Two United Express Bombardier CRJ200s painted in the 2011–2019 livery at Denver International Airport

United decided to cancel Dash 8 and CRJ200 service with Mesa Airlines in November 2009.[4] On November 16, 2009 it was announced that ExpressJet would begin operating Embraer ERJ-145 beginning in the spring of 2010.[5] Dash 8 and Mesa Airlines CRJ200 service stopped.

All Continental Express and Continental Connection service officially merged into United Express in late 2011.

On April 1, 2012, Pinnacle Airlines Corp. filed for bankruptcy and announced it would draw down its Colgan Air operation. In May, United reached a deal with Republic Airways Holdings for its subsidiary Republic Airways to fly the Q400 in Colgan's place. The eight-year capacity purchase agreement includes all 28 aircraft previously operated by Colgan as well as four currently flown by Republic for Frontier Airlines.

In August 2015, United announced the start of a new subsidiary, United Ground Express, to provide ground operation service in select airports within its domestic network.[6]

By September 2016, Republic Airways Q400s were phased out of service, replacing them with 50 more Embraer E175s.[7]

On February 27, 2017, United Airlines announced the return of their partnership with Air Wisconsin as a United Express carrier. They would be flying a fleet of 65 Bombardier CRJ-200 beginning second-half 2017.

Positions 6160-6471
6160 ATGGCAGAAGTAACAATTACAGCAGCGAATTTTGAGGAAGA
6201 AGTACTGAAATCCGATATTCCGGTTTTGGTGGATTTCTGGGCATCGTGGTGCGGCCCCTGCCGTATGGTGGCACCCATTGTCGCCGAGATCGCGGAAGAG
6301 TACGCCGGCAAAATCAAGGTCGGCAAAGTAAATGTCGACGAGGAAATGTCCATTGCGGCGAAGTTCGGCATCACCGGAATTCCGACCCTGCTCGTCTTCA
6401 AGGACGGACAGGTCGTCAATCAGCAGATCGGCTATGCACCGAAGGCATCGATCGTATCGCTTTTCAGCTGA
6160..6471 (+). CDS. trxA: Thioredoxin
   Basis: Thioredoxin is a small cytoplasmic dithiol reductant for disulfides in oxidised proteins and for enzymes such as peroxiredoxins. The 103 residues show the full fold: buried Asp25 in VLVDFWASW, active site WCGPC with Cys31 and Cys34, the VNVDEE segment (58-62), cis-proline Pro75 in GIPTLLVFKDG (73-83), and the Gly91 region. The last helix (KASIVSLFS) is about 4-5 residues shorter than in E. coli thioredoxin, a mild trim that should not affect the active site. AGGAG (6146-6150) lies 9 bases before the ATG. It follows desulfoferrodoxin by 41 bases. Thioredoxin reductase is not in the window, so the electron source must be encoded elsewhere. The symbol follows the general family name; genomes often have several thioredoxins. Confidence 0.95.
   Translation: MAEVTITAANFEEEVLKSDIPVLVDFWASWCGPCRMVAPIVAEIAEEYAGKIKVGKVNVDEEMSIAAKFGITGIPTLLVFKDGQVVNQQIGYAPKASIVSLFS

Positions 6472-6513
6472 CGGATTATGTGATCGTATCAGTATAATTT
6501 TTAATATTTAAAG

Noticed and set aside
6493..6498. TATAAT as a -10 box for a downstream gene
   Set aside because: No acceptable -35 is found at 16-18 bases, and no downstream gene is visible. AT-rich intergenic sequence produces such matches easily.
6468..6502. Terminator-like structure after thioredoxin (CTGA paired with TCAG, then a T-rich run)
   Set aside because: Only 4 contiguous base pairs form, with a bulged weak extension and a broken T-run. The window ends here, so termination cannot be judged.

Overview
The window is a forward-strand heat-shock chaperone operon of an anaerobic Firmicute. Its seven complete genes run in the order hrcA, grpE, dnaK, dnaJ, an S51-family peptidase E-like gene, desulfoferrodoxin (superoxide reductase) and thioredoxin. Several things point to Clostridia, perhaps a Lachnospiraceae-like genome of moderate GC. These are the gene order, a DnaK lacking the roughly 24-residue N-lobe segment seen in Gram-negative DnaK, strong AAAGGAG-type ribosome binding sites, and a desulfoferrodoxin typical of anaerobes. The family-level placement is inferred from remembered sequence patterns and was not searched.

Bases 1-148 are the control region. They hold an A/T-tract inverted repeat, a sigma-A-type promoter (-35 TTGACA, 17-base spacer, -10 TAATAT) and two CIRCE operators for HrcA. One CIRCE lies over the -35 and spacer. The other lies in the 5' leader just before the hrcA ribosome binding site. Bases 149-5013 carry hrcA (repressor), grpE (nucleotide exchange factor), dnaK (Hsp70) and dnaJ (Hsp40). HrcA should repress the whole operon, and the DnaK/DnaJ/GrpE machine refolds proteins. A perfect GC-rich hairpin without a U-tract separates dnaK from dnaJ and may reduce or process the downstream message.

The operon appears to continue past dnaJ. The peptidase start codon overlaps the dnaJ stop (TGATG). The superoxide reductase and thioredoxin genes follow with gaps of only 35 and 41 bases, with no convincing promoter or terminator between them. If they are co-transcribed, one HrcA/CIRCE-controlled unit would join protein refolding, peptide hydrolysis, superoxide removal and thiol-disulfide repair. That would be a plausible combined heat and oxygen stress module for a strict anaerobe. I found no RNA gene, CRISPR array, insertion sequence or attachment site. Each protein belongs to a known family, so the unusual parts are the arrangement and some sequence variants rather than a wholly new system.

In September 2017, the Q300 was phased out and in January 2018, the Q200 was phased out.

On April 16, 2018, United Airlines announced the end of its partnership with Cape Air. Services ended on May 31, 2018, which marked the end of United Express operations in Guam, along with the retirement of the last turboprop aircraft in the United Express fleet.[8]

In March 2020, during the COVID-19 pandemic, Trans States Airlines announced that it would be ceasing operations on April 1, 2020, ending its operations as United Express.[9]

On July 30, 2020, it was announced that United Airlines has decided to end its contract with ExpressJet and transfer these operations to CommutAir. ExpressJet continues its operations until September 30, 2020 and CommutAir will become the sole operator of the United Express Embraer ERJ-145 fleet.[10][11]


Bus service

United Express bus service connects Jack Brooks Regional Airport to George Bush Intercontinental Airport (IAH). This service began after Colgan Air-operated Saab 340 turboprop flights ended on July 1, 2012,[12] and this bus service continues at present with several trips a day.[13]